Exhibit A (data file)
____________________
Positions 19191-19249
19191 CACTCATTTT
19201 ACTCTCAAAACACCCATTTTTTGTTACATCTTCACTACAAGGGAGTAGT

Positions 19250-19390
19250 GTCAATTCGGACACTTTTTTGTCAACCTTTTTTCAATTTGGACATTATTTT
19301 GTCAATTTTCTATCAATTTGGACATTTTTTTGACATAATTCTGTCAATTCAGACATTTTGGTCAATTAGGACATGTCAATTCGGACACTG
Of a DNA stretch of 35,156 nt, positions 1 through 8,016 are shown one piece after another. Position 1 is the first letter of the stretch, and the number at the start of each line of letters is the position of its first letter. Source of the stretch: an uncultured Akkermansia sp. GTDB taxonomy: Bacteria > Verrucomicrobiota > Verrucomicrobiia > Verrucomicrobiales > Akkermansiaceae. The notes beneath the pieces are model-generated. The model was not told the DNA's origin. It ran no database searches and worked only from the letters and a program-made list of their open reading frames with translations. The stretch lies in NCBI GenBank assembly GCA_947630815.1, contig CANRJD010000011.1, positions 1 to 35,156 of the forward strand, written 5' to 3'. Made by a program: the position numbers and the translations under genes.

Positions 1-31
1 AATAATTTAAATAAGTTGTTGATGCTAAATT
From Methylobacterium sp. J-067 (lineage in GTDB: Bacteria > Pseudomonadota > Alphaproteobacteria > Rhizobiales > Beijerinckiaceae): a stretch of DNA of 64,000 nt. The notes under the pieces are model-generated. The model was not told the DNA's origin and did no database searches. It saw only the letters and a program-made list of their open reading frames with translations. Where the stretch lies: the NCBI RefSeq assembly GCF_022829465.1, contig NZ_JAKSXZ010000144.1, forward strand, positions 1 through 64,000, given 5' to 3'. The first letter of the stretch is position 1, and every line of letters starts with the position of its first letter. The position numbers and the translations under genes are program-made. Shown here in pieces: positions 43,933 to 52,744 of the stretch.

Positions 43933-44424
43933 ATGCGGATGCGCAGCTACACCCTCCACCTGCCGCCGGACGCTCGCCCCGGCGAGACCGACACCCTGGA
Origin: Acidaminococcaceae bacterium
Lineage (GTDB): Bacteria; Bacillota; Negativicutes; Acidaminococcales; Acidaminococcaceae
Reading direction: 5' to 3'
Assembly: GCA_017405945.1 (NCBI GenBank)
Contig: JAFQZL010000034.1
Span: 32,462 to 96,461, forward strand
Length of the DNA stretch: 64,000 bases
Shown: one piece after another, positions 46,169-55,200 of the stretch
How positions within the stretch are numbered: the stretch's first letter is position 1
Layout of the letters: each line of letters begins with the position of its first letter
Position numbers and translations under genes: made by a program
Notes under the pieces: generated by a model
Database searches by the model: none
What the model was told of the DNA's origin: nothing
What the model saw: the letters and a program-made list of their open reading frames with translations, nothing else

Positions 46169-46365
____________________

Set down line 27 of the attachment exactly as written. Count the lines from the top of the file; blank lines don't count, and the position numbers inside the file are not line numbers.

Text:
What the model saw: the letters and a program-made list of their open reading frames with translations, nothing else